Asthma, known as reactive airway disease, is a chronic lung condition that affects approximately 20 million Americans, according to the National Heart, Lung, and Blood Institute (NHLBI) at the National Institutes of Health. Symptoms of asthma occur when the airway becomes inflamed and constricts to make breathing difficult. What causes asthma or why incidences of asthma are on the rise is not known, but some have suggested that it could be the result of environmental factors such as an increase in exposure to pollution or indoor allergens. There are new studies showing that oilfield fracking triggers asthma episodes. Its increase may also be related to the increase in obesity that is simultaneously also occurring in the US. Researchers are looking for a genetic factor for asthma based on the fact that a person has a higher risk of developing asthma if a member of his or her family also suffers from Asthma.
Asthma patients may also suffer from nighttime coughing, wheezing and breathlessness that disturb their sleep. It is not clear whether there is a circadian rhythm factor (a circadian rhythm is a rhythm of biological functions occurring in a 24-hour periodic cycle) responsible for these nighttime disturbances or whether sleep in some way contributes to disturbances. Many researchers believe that asthmatic symptoms are at least partly due to circadian rhythms and use the term “nocturnal asthma” to describe the asthma symptoms worsening at night. Not all asthma sufferers experience nocturnal asthma. People with asthma should also be aware that nocturnal asthma is associated with a more severe disease and increased mortality.
There are several reasons that may explain why nighttime seems to exacerbate asthma symptoms. Airway resistance increases throughout the night, whether or not a person is sleeping; the increase is much greater if the person is asleep. The airway functions best just before the onset of sleep and decreases as sleep progresses. In other words, the more a person with asthma sleeps, the greater the impairment of his or her lungs. People with asthma frequently show the first symptoms of their disease during sleep.
Asthma often starts in childhood and is more common in children than adults, according to the NHLBI. It is extremely important for children with asthma to get adequate sleep. HARRIS POLL that was conducted in April, 2005 for the Asthma and Allergy Foundation of America reported that 48% of child asthma sufferers experienced disturbed sleep as a result of asthma. Asthma is one of the leading causes of children missing school, according to NHLBI.
In Archives of Diseases in Children, sleep disturbances were analyzed in children with nocturnal asthma. Researchers discovered that children who suffered from sleep disturbance caused by nocturnal asthma also exhibited signs of psychological problems and impaired performance in school. The children improved their mental function if treatment were given to treat the nocturnal symptoms and thus reduced their sleep disturbance.
It is important for a person with asthma to know the triggers for their asthmatic attacks. The following are some common triggers:
Flu and viruses
Dust (and/or dust mites)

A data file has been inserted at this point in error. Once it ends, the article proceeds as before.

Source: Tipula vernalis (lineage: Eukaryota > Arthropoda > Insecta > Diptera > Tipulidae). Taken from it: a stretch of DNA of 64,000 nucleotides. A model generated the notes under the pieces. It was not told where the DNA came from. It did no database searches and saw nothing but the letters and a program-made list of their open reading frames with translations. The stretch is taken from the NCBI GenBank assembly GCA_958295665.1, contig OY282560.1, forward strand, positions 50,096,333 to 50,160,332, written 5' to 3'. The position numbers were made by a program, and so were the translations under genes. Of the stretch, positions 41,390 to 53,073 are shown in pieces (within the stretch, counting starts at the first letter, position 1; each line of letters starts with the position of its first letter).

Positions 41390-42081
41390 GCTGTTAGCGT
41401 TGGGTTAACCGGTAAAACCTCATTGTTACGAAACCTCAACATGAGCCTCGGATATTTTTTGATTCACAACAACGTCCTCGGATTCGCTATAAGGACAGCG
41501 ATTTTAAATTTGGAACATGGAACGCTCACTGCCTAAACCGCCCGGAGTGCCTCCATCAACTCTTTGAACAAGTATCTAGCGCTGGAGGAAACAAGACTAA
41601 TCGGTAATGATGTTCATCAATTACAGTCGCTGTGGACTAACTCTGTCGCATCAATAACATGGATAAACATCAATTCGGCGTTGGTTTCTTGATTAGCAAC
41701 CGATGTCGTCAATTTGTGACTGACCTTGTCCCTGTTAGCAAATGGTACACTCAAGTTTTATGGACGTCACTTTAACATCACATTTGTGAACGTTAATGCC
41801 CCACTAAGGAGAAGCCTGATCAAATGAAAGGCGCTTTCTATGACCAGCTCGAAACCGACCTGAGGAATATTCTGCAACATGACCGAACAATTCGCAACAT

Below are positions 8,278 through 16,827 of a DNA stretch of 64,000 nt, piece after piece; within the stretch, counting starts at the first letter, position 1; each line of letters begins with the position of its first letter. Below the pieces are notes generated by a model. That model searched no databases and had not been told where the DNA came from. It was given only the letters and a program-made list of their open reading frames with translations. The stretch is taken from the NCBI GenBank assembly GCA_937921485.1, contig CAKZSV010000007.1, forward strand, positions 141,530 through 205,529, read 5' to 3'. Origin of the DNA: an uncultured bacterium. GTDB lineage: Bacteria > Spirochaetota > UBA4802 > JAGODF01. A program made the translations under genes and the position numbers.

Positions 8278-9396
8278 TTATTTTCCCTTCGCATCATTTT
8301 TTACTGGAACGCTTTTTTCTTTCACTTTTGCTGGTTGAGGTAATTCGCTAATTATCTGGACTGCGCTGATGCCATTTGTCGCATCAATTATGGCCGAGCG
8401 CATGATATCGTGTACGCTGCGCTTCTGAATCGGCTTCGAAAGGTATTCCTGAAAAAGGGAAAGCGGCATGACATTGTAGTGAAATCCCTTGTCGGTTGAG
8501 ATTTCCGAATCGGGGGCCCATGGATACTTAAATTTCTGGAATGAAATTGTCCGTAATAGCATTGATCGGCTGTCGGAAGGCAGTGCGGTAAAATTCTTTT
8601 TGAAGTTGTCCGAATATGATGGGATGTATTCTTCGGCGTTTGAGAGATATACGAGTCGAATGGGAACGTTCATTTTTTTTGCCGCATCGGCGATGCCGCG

Symptoms of asthma occur when the airway becomes inflamed and constricts to make breathing difficult. People with asthma often suffer from nighttime coughing, wheezing and breathlessness that disturb their sleep. Be sure to discuss any sleep problems that you or your child might be experiencing with your doctor, it may be the medications taken or an asthma-induced sleep disorder.
The goal of any asthma treatment plan is to maintain normal breathing and to participate in a full range of activities such as exercise and childhood play. In addition to modifications to lifestyle, most people with asthma use a combination of quick-fix and long-term medicinal remedies. Effective long-term therapies for asthma are those that reduce swelling in the airway. The following medications are indicated for long-term use to reduce airway swelling:
Inhaled steroids (e.g. Flovent, Pulmicort)
Inhaled cromolyn sodium (e.g. Intal)
Inhaled nedocromil sodium (e.g. Tilade)
Leukotriene modifier (e.g. Accolate, Singulair, Zyflo)
Long-lasting Beta2-Agonist (e.g. Foradil, Serevent)
Inhaled short-acting Beta2-Agonists (e.g. Albuterol, Alupent, Maxair, Xopenex)
Anticholinergic (e.g. Atrovent, Combivent)
Steroid (e.g. Deltasone, Medrol, Orapred, Prelone, Pediapred)
People with asthma are mostly able to live a normal life and participate in most activities. In order to do this, however, asthma patients must take their medications as prescribed, recognize and avoid things that trigger an attack and act quickly when symptoms appear to be getting worse. Take medication at the prescribed time. This is very important in managing asthma symptoms. Patients should work with their doctors to develop a medication regime that works best. Use a peak flow meter, asthma patients should constantly monitor their symptoms.
There is evidence that people with asthma are at risk of developing sleep apnea, which is a when your breathing is briefly and repeatedly interrupted during sleep. A visit to a sleep center is required to determine whether a person with asthma also suffers from sleep apnea. People with asthma may discuss the sleep study with their OOA physician.
According to the National Sleep Foundation’s 2004 Sleep in America poll, about 10% of parents or caregivers say their children have trouble breathing (including heavy or loud breathing) while sleeping at least a few times per week.